Wool Board Acting Without Grower Mandate
ACT Rural Spokesman Owen Jennings today said the Wool Board does not have the mandate from wool growers it claims for the Board's leaked 'Sheep Industry Development Plan'.
"The Board, under clauses 8,9 and 10 of the Wool Board Act is required to consult with growers and interested representative organisations and to take account of grower concerns. The Board is choosing to ignore its legislative responsibilities.
"Statements by the Board Chairman about the Board's round of grower meetings and the reaction of wool growers are clearly at variance with the views of the majority of growers who were at those meetings.
"Farmers at the meetings claim that no definitive plan was put in front of them. They certainly did not see the 'Sheep Industry Development Plan'. Most attendees were critical of the Board's performance particularly where it had tried to become involved in the marketing of wool. If the Board does believe it has a mandate for its plan why has it required the carefully selected group of farmers that have seen the development plan to sign confidentiality agreements?
"I challenge the Board to provide detail of each of its meetings with figures showing the number of growers who voted for its Sheep Industry Development Plan. It is typical of the Board's arrogance that it claims one of its meetings, that voted 98% no confidence in the Board, was "stacked". Those wool growers are just as entitled to an opinion as any other. The Chairman's statement typifies the Board's attitude to consultation - "agree with us or we will ignore you".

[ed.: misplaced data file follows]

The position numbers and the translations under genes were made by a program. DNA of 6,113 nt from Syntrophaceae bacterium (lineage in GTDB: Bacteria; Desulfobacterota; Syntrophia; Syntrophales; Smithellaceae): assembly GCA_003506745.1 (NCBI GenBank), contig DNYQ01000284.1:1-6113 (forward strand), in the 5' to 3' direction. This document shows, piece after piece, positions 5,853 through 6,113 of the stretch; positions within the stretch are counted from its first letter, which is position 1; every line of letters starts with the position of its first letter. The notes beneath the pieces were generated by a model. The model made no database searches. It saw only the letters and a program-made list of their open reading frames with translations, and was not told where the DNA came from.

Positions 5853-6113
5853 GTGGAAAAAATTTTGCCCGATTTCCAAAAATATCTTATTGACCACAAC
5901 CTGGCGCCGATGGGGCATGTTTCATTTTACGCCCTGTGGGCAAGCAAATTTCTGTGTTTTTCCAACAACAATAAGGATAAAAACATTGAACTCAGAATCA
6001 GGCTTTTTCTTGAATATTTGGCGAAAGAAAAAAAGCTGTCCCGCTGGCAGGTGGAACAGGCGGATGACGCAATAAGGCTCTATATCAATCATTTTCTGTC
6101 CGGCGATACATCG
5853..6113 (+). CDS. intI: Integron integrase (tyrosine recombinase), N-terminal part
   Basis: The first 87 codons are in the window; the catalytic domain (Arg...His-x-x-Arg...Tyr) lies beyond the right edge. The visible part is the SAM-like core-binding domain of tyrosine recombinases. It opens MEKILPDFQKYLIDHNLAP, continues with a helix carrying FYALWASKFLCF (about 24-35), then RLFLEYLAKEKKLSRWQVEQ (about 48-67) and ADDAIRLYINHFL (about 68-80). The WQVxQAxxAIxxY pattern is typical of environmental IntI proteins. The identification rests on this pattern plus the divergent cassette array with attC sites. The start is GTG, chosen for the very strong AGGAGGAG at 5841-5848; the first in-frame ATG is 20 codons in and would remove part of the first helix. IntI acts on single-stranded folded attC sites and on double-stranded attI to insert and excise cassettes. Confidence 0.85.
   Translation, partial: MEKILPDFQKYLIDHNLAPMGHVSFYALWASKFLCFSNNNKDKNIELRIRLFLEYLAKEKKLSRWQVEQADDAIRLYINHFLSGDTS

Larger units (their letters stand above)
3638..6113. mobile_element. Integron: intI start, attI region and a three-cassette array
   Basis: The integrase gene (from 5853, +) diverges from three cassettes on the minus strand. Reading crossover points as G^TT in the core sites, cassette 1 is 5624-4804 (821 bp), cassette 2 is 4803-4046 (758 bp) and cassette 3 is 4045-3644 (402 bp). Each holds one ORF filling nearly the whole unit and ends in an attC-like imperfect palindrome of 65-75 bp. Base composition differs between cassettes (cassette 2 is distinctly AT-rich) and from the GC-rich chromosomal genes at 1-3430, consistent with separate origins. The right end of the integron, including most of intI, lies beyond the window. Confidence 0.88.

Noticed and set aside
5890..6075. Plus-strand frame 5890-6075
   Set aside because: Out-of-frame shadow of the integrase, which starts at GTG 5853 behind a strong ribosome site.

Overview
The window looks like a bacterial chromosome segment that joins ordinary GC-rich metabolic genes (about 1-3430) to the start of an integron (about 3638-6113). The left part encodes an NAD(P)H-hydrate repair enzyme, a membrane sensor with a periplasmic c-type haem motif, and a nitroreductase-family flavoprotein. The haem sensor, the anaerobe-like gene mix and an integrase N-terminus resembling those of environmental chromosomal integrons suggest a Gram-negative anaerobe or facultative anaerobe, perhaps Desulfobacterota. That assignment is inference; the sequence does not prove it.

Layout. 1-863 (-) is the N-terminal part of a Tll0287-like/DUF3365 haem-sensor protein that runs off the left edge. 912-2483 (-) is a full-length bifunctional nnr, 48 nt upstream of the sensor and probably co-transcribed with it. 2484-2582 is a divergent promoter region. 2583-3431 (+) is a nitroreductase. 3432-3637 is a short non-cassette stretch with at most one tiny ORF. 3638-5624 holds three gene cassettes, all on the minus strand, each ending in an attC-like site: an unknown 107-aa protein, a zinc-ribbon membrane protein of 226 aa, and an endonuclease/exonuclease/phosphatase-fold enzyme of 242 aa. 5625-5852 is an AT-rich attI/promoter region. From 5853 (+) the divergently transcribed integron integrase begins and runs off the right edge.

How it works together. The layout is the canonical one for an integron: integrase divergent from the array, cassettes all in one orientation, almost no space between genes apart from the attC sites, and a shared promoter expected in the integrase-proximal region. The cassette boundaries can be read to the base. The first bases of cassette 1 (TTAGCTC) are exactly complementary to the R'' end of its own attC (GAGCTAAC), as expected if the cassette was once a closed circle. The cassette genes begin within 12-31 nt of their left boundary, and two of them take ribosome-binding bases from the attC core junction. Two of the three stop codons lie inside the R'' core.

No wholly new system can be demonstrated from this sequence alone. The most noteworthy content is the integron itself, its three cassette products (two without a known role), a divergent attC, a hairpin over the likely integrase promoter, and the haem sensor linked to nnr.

"I also believe the development plan is ultra viries. I was one of the architects of the present Wool Board Act. The law deliberately gave the Board no powers to be involved in marketing or selling wool. That was the position supported by the majority of submissions at the time. I don't believe that view of growers has changed.
"The 'Sheep Industry Development Plan' is just another grandiose plan involving grower levies. It follows the failed 'Fernlink' debacle that cost growers $1 million dollars. Wool growers are fed up with these type of self preservation moves. The latest plan is an attempt by the Board to lock grower levy reserves into an Incorporated Society," said Owen Jennings.